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New market lows, as crops are huge

DON BOUSQUET It’s Your Business

For three-times-daily market reports from Don Bousquet and RNI, visit “ICE Futures Canada updates” at www.manitobacooperator.ca

Grain and oilseed future s at ICE Futures Canada in Winnipeg closed the week ended Dec. 5 lower, with fresh contract lows appearing in both barley and canola. Canola was pressured down by weakness in the Chicago soy complex, a record-large canola crop and bearish technical signals as prices dropped below the significant $400 level. However, giving some support was a steep decline in the Canadian dollar and a continued record demand pace. Trade was moderate and commercially dominated, although there was some speculative selling in the market. Farmer selling was steady. Western barley ended the week moderately lower, as losses in U. S. corn, a large Canadian barley crop and steady farmer pricing weighed on values. Trade was commercially dominated.

Chicago soybean and corn futures also fell sharply, penetrating the significant $3.50-per-bushel level in corn and the $8/bu. level in soybeans during the week, as the market hit fresh contract lows. The continued economic turmoil and weakness in outside markets cast a pall over grains and soybeans as the rallying U. S. dollar also weighed on the market. Soybeans declined as rain appeared to help out some of the dry soybean-producing areas of South America while export and crush demand slowed. Bearish technical signals stimulated speculative selling. However, giving some support was the lack of farmer selling. Corn futures dropped moderately on a slow pace to export demand and on competition from cheap feed wheat. However, cash markets were firm as farmers sat on their supplies.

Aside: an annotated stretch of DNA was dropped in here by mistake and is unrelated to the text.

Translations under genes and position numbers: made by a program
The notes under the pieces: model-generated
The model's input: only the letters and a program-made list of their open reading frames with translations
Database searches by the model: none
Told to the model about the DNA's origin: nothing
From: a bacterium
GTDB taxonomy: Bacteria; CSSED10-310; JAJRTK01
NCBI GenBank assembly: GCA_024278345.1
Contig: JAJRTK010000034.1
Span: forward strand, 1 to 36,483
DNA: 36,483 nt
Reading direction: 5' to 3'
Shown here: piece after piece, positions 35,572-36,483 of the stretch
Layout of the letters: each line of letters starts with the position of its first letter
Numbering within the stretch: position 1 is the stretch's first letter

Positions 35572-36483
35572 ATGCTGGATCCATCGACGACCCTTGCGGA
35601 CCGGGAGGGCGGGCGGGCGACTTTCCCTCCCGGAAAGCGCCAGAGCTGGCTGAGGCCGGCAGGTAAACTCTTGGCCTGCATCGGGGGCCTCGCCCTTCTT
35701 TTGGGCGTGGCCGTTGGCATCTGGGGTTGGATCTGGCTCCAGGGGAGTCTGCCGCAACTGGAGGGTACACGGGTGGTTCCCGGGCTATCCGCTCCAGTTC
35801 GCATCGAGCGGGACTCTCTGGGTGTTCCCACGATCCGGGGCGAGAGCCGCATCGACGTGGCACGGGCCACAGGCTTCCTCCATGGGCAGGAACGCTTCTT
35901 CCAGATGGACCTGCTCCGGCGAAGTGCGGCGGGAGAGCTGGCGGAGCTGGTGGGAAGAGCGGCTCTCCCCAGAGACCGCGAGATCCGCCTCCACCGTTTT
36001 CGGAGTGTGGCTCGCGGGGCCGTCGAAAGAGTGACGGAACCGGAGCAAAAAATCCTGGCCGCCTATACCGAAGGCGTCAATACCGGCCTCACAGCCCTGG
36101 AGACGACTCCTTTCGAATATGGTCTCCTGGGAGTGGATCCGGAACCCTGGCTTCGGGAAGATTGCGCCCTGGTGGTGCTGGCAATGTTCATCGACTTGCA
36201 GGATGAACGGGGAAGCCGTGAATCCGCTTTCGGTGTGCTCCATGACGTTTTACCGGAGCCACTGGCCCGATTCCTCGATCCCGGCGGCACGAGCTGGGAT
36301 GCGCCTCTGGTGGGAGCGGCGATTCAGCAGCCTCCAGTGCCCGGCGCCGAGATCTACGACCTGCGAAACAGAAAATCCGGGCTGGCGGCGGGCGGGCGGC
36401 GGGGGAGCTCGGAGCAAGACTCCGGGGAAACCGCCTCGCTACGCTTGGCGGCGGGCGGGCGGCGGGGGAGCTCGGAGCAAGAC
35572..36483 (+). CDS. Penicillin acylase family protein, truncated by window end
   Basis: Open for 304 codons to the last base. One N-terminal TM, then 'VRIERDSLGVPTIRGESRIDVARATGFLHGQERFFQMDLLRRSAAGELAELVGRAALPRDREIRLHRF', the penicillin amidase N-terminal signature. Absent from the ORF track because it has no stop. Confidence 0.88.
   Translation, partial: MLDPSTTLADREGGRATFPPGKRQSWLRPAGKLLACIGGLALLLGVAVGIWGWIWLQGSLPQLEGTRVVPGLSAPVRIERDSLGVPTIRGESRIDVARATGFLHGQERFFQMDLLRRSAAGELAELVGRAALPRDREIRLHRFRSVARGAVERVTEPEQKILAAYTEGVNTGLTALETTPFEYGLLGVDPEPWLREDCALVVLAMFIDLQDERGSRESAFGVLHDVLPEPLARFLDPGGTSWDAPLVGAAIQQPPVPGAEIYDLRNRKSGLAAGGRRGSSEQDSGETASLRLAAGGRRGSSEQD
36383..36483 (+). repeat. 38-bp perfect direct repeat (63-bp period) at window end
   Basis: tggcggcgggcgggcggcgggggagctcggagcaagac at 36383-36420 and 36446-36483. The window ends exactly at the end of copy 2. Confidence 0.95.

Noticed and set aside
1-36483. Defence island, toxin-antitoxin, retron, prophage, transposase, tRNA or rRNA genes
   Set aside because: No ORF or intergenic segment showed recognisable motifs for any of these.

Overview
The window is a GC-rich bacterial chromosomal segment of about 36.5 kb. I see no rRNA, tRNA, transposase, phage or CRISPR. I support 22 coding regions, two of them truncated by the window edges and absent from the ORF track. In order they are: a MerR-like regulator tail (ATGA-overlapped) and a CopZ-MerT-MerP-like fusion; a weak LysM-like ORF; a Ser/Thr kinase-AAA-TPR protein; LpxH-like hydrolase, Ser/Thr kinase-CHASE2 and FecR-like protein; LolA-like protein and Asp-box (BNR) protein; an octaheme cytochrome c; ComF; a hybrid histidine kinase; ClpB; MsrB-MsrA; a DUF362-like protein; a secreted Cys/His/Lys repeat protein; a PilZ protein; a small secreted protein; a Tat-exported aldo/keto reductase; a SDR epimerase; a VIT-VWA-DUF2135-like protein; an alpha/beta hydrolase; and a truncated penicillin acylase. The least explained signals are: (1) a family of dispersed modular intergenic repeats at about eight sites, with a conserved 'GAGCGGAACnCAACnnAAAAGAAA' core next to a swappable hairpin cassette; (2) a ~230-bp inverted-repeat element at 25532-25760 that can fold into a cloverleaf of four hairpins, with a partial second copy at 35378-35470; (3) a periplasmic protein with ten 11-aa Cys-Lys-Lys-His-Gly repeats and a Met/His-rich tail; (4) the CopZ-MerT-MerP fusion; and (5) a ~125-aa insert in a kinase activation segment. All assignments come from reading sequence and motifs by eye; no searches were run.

U. S. wheat futures fell sharply at all three U. S. wheat futures markets. The losses in corn and soybeans did weigh on wheat values. A sluggish export pace and favourable conditions for the U. S. winter wheat crop also pressured prices down. There was little really fresh news in this market.

Shocked by StatsCan

Statistics Canada brought out its latest crop production estimates and shocked farmers and the grain trade with the large size of the crop. It seems less-than-ideal weather had little impact on production. Even significant production problems in the Interlake of Manitoba, the Peace River country of Alberta and a prime growing area east of Edmonton had little impact on the final crop size.

The most shocking number came for canola, as StatsCan pegged the crop at a record 12.642 million tonnes, up from its September estimate of 10.887 million tonnes and last year’s 9.529 million tonnes.

This means supply this year will be a whopping 14.18 million tonnes. With consumption set to be about 10.6 million tonnes, canola supplies at the end of the crop year will be about 3.5 million tonnes, which is a new record.

This is already pushing canola prices down and the farm gate prices have dropped below $8/bu. in many areas. In most areas, $8/bu. is break-even for producers. However, the trade now has a problem. Consumpt ion of canola next year is expected to increase to about 11.5 million tonnes, as increased crushing capacity demands more canola.